Monday, April 28, 2014

Beer Graduate

I started drinking beer when I was 16 and I spent the rest of high school in hot pursuit of the foamy beverage. Because I was too young to be served in a bar, my friends and I usually bought six-packs from the groceries and markets which were known to sell to just about anyone over 5 feet 9 inches. We then drank can after can in somebody's parents' car or basement when the adults were away. It usually ended with some foolishness, uncontrollable laughter and often, vomiting. 

Loads of fun.

But when I got to college and was out from under my father's roof, I graduated to hard liquor. I never really liked the taste of booze when I was in high school but I had to keep pace with the upper class-men in college so I moved on to mixed drinks with everybody else.

In Baltimore back in those days, the red light district was known as, "The Block". It was actually a 3-4 block area of downtown full of strip clubs and adult book stores and peep shows. The City police headquarters was at one end of this The Block and I gather everyone liked it that way. People could sin if they wanted but they knew the cops were just down the street.

Being that I was a college student and had an unlimited supply of fellow teenagers who were interested in having drink most any time, it wasn't too difficult to recruit one or more of them. We borrowed a friend's car and drove down to Lombard Street one weekday after "The Big Valley" which came on from noon to 1:00 PM on Channel 45. The strip joint we selected was dark and empty but welcome relief from the late summer heat (it was early September of my first year and we wasted no time in exercising our new-found freedom.)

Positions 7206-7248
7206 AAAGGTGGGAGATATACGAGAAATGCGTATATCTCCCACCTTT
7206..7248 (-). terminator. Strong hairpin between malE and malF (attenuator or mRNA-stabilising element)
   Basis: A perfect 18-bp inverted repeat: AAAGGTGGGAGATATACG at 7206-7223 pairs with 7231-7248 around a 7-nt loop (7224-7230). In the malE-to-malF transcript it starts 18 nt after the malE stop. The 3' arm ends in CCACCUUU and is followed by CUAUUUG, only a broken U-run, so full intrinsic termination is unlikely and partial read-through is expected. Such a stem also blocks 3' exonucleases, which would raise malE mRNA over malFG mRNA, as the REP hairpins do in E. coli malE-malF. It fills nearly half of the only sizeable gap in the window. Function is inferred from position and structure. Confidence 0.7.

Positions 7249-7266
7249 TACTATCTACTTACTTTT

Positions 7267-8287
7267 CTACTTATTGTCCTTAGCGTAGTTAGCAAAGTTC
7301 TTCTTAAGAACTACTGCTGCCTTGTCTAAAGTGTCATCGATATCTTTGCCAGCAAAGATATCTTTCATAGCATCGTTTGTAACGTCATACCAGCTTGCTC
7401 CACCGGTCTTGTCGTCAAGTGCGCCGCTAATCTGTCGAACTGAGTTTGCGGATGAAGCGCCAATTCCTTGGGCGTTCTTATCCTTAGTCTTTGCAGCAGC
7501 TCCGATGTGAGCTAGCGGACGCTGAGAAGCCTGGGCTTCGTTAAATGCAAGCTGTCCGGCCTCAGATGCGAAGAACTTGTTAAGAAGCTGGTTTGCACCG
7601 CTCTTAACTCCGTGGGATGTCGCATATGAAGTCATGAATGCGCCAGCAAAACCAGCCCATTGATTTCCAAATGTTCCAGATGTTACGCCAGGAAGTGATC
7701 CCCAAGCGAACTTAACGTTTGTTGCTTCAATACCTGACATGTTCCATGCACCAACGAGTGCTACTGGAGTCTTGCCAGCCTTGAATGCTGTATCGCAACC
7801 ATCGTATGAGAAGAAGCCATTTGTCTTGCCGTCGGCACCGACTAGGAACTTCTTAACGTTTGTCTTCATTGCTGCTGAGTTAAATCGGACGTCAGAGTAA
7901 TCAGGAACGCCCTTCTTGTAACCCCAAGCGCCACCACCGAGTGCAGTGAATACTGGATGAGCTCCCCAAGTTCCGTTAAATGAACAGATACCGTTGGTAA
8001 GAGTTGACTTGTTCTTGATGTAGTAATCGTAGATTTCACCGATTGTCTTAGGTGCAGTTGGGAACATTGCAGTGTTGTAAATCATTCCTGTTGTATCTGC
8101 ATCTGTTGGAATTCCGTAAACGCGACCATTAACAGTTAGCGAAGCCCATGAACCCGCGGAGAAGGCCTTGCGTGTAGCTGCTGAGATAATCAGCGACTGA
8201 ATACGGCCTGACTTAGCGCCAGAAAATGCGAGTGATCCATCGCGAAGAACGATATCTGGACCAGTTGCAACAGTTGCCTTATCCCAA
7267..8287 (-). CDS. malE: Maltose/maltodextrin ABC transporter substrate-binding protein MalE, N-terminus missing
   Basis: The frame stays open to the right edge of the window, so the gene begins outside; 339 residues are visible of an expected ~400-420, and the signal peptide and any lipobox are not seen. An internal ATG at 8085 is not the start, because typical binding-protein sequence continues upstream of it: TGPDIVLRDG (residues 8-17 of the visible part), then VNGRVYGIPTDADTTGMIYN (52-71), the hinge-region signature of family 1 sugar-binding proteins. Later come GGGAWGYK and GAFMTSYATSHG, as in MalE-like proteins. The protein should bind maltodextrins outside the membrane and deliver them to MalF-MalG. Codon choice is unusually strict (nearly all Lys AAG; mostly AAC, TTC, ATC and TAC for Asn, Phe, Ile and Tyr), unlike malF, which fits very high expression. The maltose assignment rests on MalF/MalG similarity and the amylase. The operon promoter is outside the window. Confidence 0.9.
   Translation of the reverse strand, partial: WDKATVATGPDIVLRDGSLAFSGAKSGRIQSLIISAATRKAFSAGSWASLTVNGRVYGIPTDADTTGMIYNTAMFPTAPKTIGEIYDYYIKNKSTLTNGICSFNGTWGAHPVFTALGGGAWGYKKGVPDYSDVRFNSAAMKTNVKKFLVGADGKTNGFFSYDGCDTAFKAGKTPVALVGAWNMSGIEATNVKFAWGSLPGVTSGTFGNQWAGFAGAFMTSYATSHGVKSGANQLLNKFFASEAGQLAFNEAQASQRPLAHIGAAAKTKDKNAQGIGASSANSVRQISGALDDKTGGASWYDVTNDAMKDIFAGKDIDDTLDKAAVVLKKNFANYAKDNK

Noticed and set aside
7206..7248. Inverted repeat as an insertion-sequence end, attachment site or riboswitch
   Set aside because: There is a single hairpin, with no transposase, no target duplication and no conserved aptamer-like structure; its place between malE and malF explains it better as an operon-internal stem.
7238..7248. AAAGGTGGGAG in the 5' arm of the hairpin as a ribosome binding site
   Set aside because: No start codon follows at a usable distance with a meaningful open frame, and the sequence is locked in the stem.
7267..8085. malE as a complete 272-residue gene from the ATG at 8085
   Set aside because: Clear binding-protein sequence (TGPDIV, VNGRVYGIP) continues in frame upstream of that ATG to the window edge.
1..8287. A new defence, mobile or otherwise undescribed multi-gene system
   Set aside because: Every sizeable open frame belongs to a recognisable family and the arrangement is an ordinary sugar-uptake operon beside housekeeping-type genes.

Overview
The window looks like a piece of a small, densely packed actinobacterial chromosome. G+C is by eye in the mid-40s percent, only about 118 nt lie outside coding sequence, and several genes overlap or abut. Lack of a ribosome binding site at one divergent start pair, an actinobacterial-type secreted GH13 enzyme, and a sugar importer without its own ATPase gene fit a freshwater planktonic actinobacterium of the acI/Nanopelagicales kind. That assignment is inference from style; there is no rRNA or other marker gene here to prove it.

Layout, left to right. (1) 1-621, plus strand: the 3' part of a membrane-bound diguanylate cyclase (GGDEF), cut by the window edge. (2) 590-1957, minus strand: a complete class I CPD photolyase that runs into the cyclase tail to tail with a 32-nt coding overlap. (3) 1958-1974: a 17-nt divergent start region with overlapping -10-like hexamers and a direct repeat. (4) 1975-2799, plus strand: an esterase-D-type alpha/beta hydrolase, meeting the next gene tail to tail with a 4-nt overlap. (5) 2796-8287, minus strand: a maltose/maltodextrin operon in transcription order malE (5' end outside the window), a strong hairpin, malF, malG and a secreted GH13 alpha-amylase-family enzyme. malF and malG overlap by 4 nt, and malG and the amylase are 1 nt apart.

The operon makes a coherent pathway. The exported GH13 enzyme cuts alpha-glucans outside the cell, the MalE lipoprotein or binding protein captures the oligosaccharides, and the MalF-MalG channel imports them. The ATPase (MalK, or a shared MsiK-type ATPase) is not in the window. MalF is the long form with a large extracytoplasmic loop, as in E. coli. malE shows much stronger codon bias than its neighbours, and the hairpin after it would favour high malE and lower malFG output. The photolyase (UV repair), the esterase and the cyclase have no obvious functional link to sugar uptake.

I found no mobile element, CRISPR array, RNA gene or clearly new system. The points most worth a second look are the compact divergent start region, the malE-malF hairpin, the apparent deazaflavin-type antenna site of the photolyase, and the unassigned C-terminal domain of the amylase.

Bar owners at the Block wanted patrons to buy more than just liquor, so the drinks were cheap and watered-down but we post-teenagers didn't notice. We thought drinks cost $1.25 everywhere you went and liquor was strong enough that we didn't notice how diluted it was. We thought that real bartenders would respect a man who looked like he belonged and who knew what he was doing, so with the place to ourselves, we freshmen threw our sophistication into high-gear. My friends and I assumed that the quickest way to convey that image was to appear decisive and that meant ordering a drink by name. No hesitation. 

Soon all the names of mixed drinks I'd learned as a boy from movies and T.V. came out in a stream of sophisticated banter.

"Bartender, I'll have a Rob Roy and an Old Fashioned for my friend here." 

I took a single sip and didn't like the taste. I couldn't understand it because in the movies I'd seen they all seemed to enjoy mixed drinks. But I didn't let on. No Sir. I just put down my tumbler and ordered another. "Sir, bring me a Tom Collins, extra dry please."

It was as if we had a copy of the Time-Life Encyclopedia of Familiar American Cocktails and I was just going down the list.

I turned to my classmates, 

"John, how's that Manhattan?" 

"How about a High Ball, Ed?"

The afternoon wore on and the strippers got tired. Each asked us to buy them drinks but we knew better. 

Then at five o'clock, I knew exactly what to do. 

"Bartender, a round of martini's please."

So savvy was I.

1 comment:

Jed Davis said...

I' 5'7", no beer for me....